By becoming a Maverick Insider you can help us keep doing what we do, so that you and others who can’t afford it, can keep reading the truth. For whatever amount you choose, you can support DM and it only takes a minute.

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*Proteas, you know we love you. We’d just love you more if you won occasionally…

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African News

Egypt vs DRC Prediction, head-to-head, score and TV stream




After four days of small crowds, a capacity 75,000 crowd is expected in Cairo to cheer Egypt as they seek a third win in four Cup of Nations meetings with the DR Congo.

There will be contrasting pressures on the teams with the Pharaohs eyeing a second-round place and the Leopards fighting for survival after a horror first outing.

“We must learn to handle the pressure of being among the favourites in order to realise our goal of becoming African champions,” said Aguirre.

DR Congo came to Egypt as one of the most unpredictable qualifiers having finished third in 2015 only to make a timid quarter-final exit two years ago.

“We let our country down against Uganda,” confessed captain Youssouf Mulumbu. “It was a bitter lesson for us and we plan to correct the situation quickly.”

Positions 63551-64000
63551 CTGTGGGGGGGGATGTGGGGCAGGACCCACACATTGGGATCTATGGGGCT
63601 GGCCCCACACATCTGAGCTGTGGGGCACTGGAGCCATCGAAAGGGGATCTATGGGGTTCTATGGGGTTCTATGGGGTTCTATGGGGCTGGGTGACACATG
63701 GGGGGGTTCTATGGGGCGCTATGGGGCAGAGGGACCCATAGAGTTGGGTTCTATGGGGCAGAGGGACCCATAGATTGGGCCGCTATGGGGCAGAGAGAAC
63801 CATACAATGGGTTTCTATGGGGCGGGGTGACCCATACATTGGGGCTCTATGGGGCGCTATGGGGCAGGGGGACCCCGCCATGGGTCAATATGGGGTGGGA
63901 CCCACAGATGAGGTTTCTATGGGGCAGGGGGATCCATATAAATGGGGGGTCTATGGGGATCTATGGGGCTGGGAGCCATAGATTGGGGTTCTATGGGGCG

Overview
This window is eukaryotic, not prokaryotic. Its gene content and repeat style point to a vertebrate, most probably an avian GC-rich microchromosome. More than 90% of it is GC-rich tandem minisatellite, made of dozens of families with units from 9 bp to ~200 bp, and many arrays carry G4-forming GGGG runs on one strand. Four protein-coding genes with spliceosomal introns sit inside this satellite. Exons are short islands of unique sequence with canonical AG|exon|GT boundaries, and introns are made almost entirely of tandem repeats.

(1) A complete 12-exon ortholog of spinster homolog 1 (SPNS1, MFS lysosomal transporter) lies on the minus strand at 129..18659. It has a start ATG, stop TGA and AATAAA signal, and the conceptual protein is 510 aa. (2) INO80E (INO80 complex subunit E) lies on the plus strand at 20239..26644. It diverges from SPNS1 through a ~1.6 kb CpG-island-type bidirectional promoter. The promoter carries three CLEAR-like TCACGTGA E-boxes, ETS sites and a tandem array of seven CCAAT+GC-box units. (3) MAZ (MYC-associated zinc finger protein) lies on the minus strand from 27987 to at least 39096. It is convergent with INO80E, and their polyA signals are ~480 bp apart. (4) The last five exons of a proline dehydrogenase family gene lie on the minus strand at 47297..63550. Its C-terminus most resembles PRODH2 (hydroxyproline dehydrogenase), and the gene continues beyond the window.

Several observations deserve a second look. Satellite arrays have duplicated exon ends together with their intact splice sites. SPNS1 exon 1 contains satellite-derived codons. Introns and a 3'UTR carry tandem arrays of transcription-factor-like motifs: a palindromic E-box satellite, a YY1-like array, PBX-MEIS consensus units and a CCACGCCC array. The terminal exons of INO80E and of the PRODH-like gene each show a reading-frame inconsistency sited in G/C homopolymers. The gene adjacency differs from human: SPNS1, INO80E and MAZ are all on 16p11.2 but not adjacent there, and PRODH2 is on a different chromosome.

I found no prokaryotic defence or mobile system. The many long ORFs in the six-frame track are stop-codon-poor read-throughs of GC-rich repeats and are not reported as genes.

Prediction, head-to-head and TV stream


Egypt are strong favourites with a win probability of 68%. The draw is the second most likely at 22% while a win for Congo DR is at just ten percent.


Just seven previous meetings between these two teams. Egypt have won five and drawn two.

Where and what time
to watch

Kick off is at 22:00 SAST.

In Africa, SuperSport 4 and 10 will broadcast the match and
the opening ceremony.

Elsewhere: Eurosport Player (UK) and beIN Sports Connect

Live scores Protection Status

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Jackson fans sing, sob, leave sunflowers and roses on 10th anniversary of death




LOS ANGELES (Reuters) – With roses crafted into heart shapes and crowns made of bright yellow sunflowers, Michael Jackson fans from as far afield as Iran and Japan paid tribute on Tuesday to the King of Pop on the 10th anniversary of his death.

A Michael Jackson impersonator dances next to Michael Jackson’s star on the Hollywood Walk of Fame ten years after the death of child star turned King of Pop in Los Angeles, California, U.S., June 25, 2019. REUTERS/Mike Blake